Why "Ask Semphonic"? Because the questions are often more valuable than the answers.
In T'ai Chi (a "soft" marshal art that uses the soft to overcome the hard and the mind to overcome physical strength), there is a saying that I think applies very well to web analytics. "Know yourself and know others: in one hundred battles you will win one hundred times." The question is how best to know yourself and others from a web analytics perspective.
Just when you think you've gotten your web analytics under control, things change. Changes can be from any of three major perspectives: business, web site technology, or analytic tools. A marketing channel is no longer as effective as it once was. Your customer base is changing. You have a new product. Competition changes. Then there is always web site technology. You may redo your site in Flash or some other rich media with capabilities you never had before. Clients may be accessing your site through their cell phones, or RSS feeds may all of a sudden take off. Web 2.0 is here and Web 3.0 is on the way. Finally, there is your analytic tool. Pricing, capabilities, or even availability may change. What do you do?
So how do you know your web-analytic-self as well as web-analytic-others so that you can "in one hundred battles win one hundred times" with all this change going on? Start by asking questions. Start with some overview questions such as does your web analytics support your business objectives and how does it do it? Then get into the details of how. What site KPI's do you measure? How? Do you use segmentation? How? Do you track online campaigns? How? Do you track links? How? Do you measure any online processes? How? Do you do longitudinal analysis? How? What kind of web reporting do you do? How do you do it? Keep on going.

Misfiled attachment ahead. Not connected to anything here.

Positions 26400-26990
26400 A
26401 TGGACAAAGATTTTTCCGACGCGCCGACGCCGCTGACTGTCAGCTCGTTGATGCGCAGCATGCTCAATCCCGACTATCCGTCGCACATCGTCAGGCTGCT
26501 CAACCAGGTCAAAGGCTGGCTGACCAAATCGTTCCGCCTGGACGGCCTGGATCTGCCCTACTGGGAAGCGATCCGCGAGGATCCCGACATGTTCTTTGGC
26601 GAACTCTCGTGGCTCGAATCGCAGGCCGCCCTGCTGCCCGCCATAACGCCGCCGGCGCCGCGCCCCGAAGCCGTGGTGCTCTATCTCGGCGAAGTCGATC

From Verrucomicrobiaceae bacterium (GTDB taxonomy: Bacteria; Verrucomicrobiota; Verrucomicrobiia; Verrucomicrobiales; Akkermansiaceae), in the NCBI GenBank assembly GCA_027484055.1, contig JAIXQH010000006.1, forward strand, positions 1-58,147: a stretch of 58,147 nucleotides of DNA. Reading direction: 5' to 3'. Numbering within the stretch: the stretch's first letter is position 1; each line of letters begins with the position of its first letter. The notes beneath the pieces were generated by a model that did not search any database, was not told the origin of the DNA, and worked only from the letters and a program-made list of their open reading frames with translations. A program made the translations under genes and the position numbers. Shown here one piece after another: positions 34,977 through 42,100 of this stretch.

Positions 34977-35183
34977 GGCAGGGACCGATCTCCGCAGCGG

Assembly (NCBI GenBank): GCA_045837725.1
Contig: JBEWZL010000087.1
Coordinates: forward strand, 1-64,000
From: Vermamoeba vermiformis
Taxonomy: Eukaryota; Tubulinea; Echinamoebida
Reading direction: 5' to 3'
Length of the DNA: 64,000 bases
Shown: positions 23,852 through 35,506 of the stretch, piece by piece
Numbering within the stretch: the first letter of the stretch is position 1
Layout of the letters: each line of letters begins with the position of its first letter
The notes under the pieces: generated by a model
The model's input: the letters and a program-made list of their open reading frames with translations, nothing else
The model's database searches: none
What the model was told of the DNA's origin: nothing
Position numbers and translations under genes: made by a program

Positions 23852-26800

Put together a comprehensive list of questions that covers your web site from all three perspectives: business, web site technology, and web analytic tool. As your experience and expertise increase, keep adding to your list of questions and periodically re-ask them. You'll find that the questions are more important than the answers. Why, because the answers are continually changing while the questions don't change very much. If you have a good set of questions, any time there is a change in your environment all you have to do go to your question list and ask. On the other hand, if you just had a list of answers, how would you handle change?
If questions are the answer to how "in one hundred battles you will win one hundred times," what's the best way to take advantage of Ask Semphonic? Prepare your questions. To make sure you're not missing any, categorize them by the three perspectives, business, web site technology, web analytic tools. Select a few you think are the most important and submit them. Then during Ask Semphonic listen to the questions as much as you do to the answers.
When listening to the questions, remember that there are four different types of questions:
- Questions you know the answers to.
- Questions you understand but don't know the answers.
- Questions you know but don't understand.
- Questions you don't even know.
All four are important, but the last two, questions you don't understand and questions you don't even know about can be the most important. You may not need them today, but write them down. They could very well be the questions that give you the winning edge sometime in the future.
What I like about Ask Semphonic is that it gives you the best of both questions and answers. In short run the answers may be most valuable, but in the long run it's the questions. Semphonic consultants are a great resource for answers. Participants, and at this writing there are over 50, are a fantastic resource for questions.
The first Ask Semphonic takes place on December 11 at 11:00AM PST, 2:00PM EST (check out http://www.semphonic.com/analytics/asksem.asp) and will be about the Omniture acquisition of Visual Sciences. This will not only affect Visual Sciences and Omniture customers, but also has the potential of affecting others in so far as it changes the market dynamics of web analytic tools. The answers given today, may or may not be relevant a year from now. However, I'm sure most of the questions will be relevant. If you're forearmed with the right questions, you will be able to "Know yourself and know others: in one hundred battles you will win one hundred times."